Business should seriously consider outsourced data centers, says Santoso, assuming they are not prevented from doing so due to regulatory rules. Santoso observed that outsourcing is easier for newcomers that are not encumbered with legacy infrastructure: “The [data center] is ready for you. You don’t have to wait months.”
“Infrastructure is old school. [Operating a] data centre is old school. Why build your own, when it is already available and price competitive? I like to focus on the speed, and the time to market [for] my business is good. It is immediately available, and the technology is ready,” he said.
Businesses should go though their contracts with a fine-tooth comb before signing on the dotted line. And it would help if outsourced providers can lay out the details to their tenants from the get go.
Kurniawan elaborated on the decision to go with an outsourced data center provider at the FAS: “[We] needed to have a good, reliable data center as soon as possible. If we used our own data centre, we would have to wait one or two years. But we needed it now. With outsourcing, we can have it in a few months.”
Kurniawan expressed confidence in the data centers in Indonesia, noting that he can be assured of availability and uptime by going the outsourced route. And the deployment size is nothing to scoff at – he told DCD that adequate space had been procured to expand up to 100 racks over the course of four to five years. He said: “By outsourcing I don’t have to [pay] for building the infrastructure.”
Santoso shared a tip to bring costs down for businesses looking to outsource, though this probably works only for bigger players with the financial clout. He said: “You still can capitalize [an outsourced data centre] if you want by converting it to capital expenditure instead of paying monthly. And it will be a good bargain if you pay in advance.”
Doing outsourcing better
Despite their praise of the outsourcing model, Kurniawan and Santoso readily came up with suggestions when we quizzed them on how outsourced providers in Indonesia can up their game. Santoso was quick to point a finger at the current pricing structure, noting that charges can add up quickly for the unwary customer.
“[Outsourced providers] should understand one thing: the stickiness of their service. Once we move into a colocation [facility], it’s not like we move out in six months and a year; it won’t be that easy. [As such], the price structure needs to be more flexible,” he said.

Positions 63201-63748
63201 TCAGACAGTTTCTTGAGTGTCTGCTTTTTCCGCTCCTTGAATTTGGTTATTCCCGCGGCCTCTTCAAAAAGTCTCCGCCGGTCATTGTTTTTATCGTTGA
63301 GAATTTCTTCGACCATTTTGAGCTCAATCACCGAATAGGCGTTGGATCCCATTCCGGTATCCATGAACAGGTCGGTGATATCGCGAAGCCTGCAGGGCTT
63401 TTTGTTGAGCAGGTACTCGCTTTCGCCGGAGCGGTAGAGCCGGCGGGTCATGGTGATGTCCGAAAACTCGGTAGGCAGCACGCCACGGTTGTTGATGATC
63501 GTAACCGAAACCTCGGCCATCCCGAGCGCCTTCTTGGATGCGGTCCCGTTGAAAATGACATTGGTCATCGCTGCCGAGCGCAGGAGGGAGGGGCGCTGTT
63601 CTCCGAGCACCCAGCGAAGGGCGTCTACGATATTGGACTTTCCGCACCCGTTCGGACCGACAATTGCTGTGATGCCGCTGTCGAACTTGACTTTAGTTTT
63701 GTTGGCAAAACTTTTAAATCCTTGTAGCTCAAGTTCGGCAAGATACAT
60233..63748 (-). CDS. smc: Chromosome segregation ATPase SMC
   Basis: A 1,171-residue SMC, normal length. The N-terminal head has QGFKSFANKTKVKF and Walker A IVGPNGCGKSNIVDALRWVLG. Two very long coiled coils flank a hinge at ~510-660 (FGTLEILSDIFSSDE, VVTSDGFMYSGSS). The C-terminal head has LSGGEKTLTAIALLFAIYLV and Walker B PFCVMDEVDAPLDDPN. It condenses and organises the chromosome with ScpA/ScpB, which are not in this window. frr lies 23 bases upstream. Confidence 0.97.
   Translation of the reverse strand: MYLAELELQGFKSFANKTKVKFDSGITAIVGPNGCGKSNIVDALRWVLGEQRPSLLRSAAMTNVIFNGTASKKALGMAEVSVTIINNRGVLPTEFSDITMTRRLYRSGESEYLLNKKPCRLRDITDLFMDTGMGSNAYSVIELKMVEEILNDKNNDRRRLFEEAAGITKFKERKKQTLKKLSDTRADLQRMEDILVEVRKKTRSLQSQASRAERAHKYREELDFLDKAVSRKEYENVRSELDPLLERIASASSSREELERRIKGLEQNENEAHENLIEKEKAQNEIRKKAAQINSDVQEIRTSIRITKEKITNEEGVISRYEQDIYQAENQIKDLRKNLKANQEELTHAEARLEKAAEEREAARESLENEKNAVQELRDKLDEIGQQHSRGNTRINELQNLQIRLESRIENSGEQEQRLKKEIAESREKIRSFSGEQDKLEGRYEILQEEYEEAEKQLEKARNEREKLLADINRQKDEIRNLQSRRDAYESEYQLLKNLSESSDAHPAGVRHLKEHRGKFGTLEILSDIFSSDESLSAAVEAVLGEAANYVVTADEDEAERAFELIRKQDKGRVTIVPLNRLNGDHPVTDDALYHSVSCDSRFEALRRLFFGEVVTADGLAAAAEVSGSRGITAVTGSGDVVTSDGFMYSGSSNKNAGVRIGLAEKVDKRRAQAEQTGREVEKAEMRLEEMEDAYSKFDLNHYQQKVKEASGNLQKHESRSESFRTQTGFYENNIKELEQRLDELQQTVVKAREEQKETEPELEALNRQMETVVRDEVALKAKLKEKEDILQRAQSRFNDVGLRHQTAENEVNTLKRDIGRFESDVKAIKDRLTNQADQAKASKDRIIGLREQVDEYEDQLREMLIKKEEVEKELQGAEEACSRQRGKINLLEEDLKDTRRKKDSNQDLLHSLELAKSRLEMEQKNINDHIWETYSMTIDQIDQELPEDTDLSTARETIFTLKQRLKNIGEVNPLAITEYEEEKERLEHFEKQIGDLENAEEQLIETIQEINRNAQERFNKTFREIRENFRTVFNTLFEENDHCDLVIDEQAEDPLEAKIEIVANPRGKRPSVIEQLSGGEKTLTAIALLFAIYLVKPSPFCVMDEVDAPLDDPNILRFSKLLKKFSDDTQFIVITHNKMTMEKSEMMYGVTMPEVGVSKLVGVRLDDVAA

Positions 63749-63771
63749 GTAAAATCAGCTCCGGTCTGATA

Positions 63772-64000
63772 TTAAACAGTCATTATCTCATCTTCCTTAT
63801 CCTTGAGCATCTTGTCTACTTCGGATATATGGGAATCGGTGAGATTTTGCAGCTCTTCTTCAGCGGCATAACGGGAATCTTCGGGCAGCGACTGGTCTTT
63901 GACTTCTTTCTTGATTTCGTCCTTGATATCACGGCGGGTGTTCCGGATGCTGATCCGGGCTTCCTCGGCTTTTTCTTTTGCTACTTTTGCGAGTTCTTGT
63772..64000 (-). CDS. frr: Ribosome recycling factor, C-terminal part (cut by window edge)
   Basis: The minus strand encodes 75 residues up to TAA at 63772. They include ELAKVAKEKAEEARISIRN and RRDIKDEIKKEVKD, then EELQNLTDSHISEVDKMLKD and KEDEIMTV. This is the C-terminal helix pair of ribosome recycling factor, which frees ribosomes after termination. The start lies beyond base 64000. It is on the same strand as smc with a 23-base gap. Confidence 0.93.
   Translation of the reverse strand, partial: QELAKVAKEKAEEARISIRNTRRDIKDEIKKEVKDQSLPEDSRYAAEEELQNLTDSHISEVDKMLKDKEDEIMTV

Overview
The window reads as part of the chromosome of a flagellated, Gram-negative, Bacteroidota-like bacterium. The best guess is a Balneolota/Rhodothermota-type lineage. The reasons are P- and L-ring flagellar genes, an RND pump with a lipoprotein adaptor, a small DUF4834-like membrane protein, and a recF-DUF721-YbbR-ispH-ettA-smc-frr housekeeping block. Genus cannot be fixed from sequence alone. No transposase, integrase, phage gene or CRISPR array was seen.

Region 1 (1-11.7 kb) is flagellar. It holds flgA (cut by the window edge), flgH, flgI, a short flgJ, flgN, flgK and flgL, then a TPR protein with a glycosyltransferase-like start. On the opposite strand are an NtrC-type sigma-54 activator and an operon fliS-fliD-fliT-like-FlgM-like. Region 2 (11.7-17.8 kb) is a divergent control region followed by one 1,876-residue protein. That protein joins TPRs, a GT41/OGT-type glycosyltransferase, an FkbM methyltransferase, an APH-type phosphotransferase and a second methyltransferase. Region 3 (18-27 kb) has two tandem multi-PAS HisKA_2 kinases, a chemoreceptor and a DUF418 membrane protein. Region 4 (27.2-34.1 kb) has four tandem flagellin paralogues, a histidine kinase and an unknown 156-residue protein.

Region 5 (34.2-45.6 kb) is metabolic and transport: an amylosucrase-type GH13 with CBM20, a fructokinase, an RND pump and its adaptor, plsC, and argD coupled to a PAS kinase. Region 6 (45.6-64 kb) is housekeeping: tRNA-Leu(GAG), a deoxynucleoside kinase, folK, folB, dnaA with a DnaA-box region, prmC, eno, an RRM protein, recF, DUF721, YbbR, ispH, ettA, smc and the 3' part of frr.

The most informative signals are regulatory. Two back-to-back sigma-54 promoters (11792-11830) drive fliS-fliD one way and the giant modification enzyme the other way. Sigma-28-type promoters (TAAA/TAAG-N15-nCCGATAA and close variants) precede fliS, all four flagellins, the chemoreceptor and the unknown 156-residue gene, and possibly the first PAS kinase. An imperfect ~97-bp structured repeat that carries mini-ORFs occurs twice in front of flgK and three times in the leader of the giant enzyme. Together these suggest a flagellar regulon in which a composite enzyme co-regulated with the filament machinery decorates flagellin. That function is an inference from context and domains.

Santoso also called for organizations to adopt a more holistic selection criteria when selecting data centers in Indonesia, particularly if they are not familiar with the Indonesia market. This includes taking the availability of communication links into consideration, and not taking claims of carrier neutrality at face value, as the latter could be an attempt to mask the lack of communication options. He also suggested checking that shortlisted options are proper critical facility and not just some repurposed building installed with a portable air conditioning system.
Kurniawan suggested that businesses vet through their contracts with a fine-tooth comb before signing on the dotted line. And it would help if outsourced providers can lay out the details to their tenants from the get go, he said.
“I think the provider need to provides some details, [and highlight] important clause in the contract. If the prospective tenant isn’t aware [and run into difficulties], this will reduce trust in the outsourced provider,” he said. “What are the charges for networking and power consumption? Clauses in the contract that should be provided as complete as possible.”
And there is no question that an outsourced provider that communicates through timely updates will serve to inspire trust and build confidence.
“There should be regular updates to the [accreditation status] of the data center. Or maybe there is some security breaches of other tenants, they should inform us. Or are there important changes in the [operating] environment, or [developments] which can impact other tenants,” Kurniawan said.
Finally, keeping an eye out for the latest regulations such as those from the financial industry will certainly go a long way towards helping outsourced providers sell their services. He said: “They should ensure that tenant don’t worry, that all the requirements from the authorities will be fulfilled.”